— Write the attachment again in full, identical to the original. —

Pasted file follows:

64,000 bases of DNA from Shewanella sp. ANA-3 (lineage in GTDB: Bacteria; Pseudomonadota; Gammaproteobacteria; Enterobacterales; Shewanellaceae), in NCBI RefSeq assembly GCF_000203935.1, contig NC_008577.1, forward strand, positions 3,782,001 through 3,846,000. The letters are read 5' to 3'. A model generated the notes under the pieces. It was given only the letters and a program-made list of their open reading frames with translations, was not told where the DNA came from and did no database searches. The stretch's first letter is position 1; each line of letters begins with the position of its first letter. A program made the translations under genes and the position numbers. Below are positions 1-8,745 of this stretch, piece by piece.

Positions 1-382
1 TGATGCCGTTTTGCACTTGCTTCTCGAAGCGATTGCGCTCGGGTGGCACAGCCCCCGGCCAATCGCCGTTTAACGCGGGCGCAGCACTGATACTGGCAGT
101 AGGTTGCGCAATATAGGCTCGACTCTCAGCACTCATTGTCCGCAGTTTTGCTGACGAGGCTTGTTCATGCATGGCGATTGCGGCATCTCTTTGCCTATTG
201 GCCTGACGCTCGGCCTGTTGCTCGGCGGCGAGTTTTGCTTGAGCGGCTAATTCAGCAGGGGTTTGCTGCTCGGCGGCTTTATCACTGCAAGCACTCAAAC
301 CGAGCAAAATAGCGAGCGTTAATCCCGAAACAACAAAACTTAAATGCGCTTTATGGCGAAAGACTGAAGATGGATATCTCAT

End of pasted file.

64,000 bases of DNA from Shewanella sp. ANA-3 (lineage in GTDB: Bacteria; Pseudomonadota; Gammaproteobacteria; Enterobacterales; Shewanellaceae), in NCBI RefSeq assembly GCF_000203935.1, contig NC_008577.1, forward strand, positions 3,782,001 through 3,846,000. The letters are read 5' to 3'. A model generated the notes under the pieces. It was given only the letters and a program-made list of their open reading frames with translations, was not told where the DNA came from and did no database searches. The stretch's first letter is position 1; each line of letters begins with the position of its first letter. A program made the translations under genes and the position numbers. Below are positions 1-8,745 of this stretch, piece by piece.

Positions 1-382
1 TGATGCCGTTTTGCACTTGCTTCTCGAAGCGATTGCGCTCGGGTGGCACAGCCCCCGGCCAATCGCCGTTTAACGCGGGCGCAGCACTGATACTGGCAGT
101 AGGTTGCGCAATATAGGCTCGACTCTCAGCACTCATTGTCCGCAGTTTTGCTGACGAGGCTTGTTCATGCATGGCGATTGCGGCATCTCTTTGCCTATTG
201 GCCTGACGCTCGGCCTGTTGCTCGGCGGCGAGTTTTGCTTGAGCGGCTAATTCAGCAGGGGTTTGCTGCTCGGCGGCTTTATCACTGCAAGCACTCAAAC
301 CGAGCAAAATAGCGAGCGTTAATCCCGAAACAACAAAACTTAAATGCGCTTTATGGCGAAAGACTGAAGATGGATATCTCAT